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EU Tyre Label

What is the EU Tyre Label?

The EU Tyre Label was introduced to improve safety, promote fuel efficiency, decrease noise levels and give buyers what they need to make informed decisions. It is part of a wider EU Commission Plan to reduce energy consumption by 20% by 2020.

All tyres sold in the European Union are subject to mandatory tyre labelling. A new EU tyre labelling scheme – effective from May 1, 2021 – provides more comprehensive information about selected tyres and also covers heavy-duty vehicle tyres. It provides objective, reliable and comparable information based on three important tyre performance characteristics: rolling resistance – and thus fuel efficiency –, wet grip and external rolling noise. Additional pictograms indicate the tyre's suitability for severe snow conditions (3PMSF symbol) and/or its grip in icy conditions, although the latter applies to passenger car tyres only.

What you need to know about the EU Tyre Label

The new labelling scheme covers passenger car, bus and truck tyres. For further details on the new EU tyre labelling regulation please visit the official EU Commission website.

Understanding the EU label and its pictograms helps drivers or fleet managers to make informed decisions about tyre-related road safety, lower CO emissions, and greater fuel economy.

Please note that fuel savings and road safety are largely dependent on road and weather conditions, the vehicle type, and, in particular, the style of driving.

How to read the EU Tyre Label

The tyre labelling features easy-to-understand pictograms that provide information on the following three essential aspects of a tyre’s performance.

1. Wet grip

Secure grip in wet conditions is crucial for safe driving. The wet grip rating indicates how well the tyre will perform in wet conditions, with performance graded from class A down to E. A high grade means short braking distances on wet roads.

Tyre Graphic

2. Fuel efficiency

Depending on the tyre’s rolling resistance, its fuel efficiency will range from class A (denoting the best fuel economy) all the way down to class E. Fuel consumption plays an important role from an economic and ecological point of view. This is because low fuel consumption has a positive effect on the carbon footprint of the vehicle, and of heavy-duty vehicles in particular.

Tyre graphic

3. Noise level

This is the external rolling noise generated by the tyre, measured in decibels. The label shows the noise level rated in classes from A down to C. 

Tyre graphic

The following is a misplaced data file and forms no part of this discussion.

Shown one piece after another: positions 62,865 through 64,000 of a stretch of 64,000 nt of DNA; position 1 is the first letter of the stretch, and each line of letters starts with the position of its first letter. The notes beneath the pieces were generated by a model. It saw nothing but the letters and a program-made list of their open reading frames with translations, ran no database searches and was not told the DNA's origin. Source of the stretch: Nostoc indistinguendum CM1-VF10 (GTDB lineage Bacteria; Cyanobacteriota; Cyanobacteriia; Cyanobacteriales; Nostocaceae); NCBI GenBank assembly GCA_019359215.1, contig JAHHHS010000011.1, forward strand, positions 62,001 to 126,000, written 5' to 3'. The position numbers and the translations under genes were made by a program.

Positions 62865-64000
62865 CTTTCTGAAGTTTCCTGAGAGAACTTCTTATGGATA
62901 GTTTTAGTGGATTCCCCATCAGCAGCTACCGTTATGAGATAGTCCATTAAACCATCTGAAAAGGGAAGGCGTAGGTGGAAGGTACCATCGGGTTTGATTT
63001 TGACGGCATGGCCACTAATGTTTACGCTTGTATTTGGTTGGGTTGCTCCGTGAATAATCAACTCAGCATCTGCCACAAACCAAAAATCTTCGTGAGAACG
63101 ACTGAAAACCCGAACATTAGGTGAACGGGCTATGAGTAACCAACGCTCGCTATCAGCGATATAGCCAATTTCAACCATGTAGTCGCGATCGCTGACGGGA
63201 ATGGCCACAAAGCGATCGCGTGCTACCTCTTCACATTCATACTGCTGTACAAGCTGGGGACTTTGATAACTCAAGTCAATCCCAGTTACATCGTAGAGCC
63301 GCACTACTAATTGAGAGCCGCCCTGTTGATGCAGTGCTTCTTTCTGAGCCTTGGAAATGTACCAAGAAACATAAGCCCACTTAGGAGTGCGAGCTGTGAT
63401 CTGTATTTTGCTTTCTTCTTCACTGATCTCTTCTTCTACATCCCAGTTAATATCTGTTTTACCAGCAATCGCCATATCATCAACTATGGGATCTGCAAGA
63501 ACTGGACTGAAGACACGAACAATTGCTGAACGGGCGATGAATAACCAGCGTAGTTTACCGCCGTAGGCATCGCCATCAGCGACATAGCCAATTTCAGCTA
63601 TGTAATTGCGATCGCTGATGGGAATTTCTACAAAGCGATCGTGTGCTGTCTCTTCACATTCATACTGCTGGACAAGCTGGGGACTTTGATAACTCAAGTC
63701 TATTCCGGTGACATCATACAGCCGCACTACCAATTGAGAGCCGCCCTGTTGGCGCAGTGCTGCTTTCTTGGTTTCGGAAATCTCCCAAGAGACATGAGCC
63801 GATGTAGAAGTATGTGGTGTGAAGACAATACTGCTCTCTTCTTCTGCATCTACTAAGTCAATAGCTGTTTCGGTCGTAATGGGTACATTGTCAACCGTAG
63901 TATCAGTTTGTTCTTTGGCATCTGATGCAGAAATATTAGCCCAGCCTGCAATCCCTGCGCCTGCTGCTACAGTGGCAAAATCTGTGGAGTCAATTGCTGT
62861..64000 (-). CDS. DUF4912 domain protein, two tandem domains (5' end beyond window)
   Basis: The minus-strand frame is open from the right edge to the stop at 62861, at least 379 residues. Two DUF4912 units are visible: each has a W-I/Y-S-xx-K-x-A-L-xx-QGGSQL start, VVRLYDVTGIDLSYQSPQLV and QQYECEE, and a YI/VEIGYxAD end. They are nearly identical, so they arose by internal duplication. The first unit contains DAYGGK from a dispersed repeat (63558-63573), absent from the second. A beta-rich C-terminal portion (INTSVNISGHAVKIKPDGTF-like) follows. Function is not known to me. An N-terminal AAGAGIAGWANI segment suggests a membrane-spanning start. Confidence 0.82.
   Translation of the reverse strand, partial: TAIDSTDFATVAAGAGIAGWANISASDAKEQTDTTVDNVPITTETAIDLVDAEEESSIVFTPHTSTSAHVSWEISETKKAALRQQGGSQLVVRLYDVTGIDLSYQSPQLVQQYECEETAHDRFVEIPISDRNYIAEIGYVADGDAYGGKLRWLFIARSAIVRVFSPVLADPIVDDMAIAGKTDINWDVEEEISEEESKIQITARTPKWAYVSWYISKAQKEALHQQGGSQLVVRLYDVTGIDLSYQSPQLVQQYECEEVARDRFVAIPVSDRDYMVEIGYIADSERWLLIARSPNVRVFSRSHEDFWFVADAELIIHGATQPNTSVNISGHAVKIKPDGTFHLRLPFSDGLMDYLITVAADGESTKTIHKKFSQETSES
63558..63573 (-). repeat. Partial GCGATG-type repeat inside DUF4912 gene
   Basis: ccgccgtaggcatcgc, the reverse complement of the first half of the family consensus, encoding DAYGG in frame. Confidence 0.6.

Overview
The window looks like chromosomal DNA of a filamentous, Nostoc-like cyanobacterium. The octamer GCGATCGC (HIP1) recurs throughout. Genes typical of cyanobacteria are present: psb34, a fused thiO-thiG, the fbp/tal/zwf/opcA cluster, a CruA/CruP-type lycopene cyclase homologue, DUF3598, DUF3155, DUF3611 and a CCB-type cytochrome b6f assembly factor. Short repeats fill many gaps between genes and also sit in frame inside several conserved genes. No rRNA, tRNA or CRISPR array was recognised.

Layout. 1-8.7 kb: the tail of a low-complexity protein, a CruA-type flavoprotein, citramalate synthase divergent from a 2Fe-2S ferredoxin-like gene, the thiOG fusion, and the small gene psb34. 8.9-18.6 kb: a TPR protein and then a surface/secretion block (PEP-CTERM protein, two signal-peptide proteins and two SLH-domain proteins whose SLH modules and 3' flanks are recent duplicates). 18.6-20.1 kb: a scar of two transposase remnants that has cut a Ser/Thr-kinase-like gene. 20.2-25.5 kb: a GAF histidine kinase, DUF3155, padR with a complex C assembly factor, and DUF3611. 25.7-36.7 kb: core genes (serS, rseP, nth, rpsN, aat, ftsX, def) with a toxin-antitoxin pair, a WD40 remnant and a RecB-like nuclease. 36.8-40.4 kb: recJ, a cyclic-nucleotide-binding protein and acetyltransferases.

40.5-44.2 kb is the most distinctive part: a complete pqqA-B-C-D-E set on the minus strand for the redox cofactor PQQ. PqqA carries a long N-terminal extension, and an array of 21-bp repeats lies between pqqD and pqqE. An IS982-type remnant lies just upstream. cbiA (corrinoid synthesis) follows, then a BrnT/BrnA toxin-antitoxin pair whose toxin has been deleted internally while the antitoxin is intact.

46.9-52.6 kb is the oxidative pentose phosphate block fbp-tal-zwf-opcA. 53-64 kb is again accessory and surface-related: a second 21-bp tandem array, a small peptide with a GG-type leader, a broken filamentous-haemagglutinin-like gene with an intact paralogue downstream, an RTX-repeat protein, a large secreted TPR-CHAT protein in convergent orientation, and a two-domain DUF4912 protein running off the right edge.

Additional pictograms

In addition to the standard label, there are also pictograms − if applicable − relating to performance in severe snow conditions (3PMSF) and/or grip in icy conditions (passenger car/C1 tyres only).

The snow grip pictogram (3PMSF) will be shown for winter and all-season tyres tested under defined winter conditions and that deliver the required severe snow performance.

The ice grip pictogram will be shown for winter tyres with outstanding ice performance confirmed by a defined ice grip test. These tyres are specifically designed for road surfaces covered with ice and compact snow, and should only be used in very severe climate conditions (e.g. cold temperatures in the Nordics). Using ice grip tyres in less severe climate conditions (e.g. wet conditions or warmer winter temperatures) could result in suboptimal performance, in particular for wet grip, handling and wear.


How is rolling resistance linked to fuel efficiency?

As your tyres rotate, they also flex towards and away from the surface of the road, leading to a loss of energy. The amount of energy lost correlates with the rolling resistance of the tyre.

Tyres with low rolling resistance are the most energy efficient. That means it takes less power – and therefore less fuel – to move the vehicle.

Since tyres can account for between 20% and 30% of a vehicle’s fuel consumption, choosing new tyres that are energy efficient will result in direct fuel cost savings.

Tips for efficient driving

For improved fuel efficiency and greater road safety consider the following factors:

  • Environmentally aware driving can reduce fuel consumption significantly;
  • Check your tyre pressures regularly; low pressure increases fuel consumption and affects braking performance;
  • Always maintain a safe distance from the vehicle in front;

  • Check for signs of uneven wear on the tyres, especially along the edges of the front tyres. Uneven wear could indicate a tracking or suspension problem that could increase fuel consumption and cause your tyres to wear more quickly;
  • Avoid harsh acceleration and deceleration; this increases both fuel consumption and tyre wear;
  • Follow the vehicle manufacturer’s maintenance recommendations;
  • Extra weight increases fuel consumption; regularly clear out non-essential items from your car.

Rolling circumference on tyres

What is permitted?

The rolling circumference is the exact distance your tyres will travel in one revolution – and therefore a critical parameter for working out the tyre dimensions. All the more important, then, for you to be able to calculate the tyre size!

Calculating the tyre size: For new tyre sizes, this is essential

Swapping tyres isn't a problem for most drivers. At least, not if the old and new tyre sizes are the same. However, that is not always the case. Why? The reasons can vary enormously and relate mostly to the driver. For example, you want a larger tyre size to stand out on the roads. However, the reason is often much more mundane. For example, when you buy a new car and wonder if it can use your old tyres. Whatever it is you have in mind, these examples all have one thing in common: a new tyre size also means that the rolling circumference changes. Unintended consequences cannot be ruled out. The reason is that if the rolling circumference differs too much from the standard tyres, it can lead to problems at MOT inspections. So, what is permitted?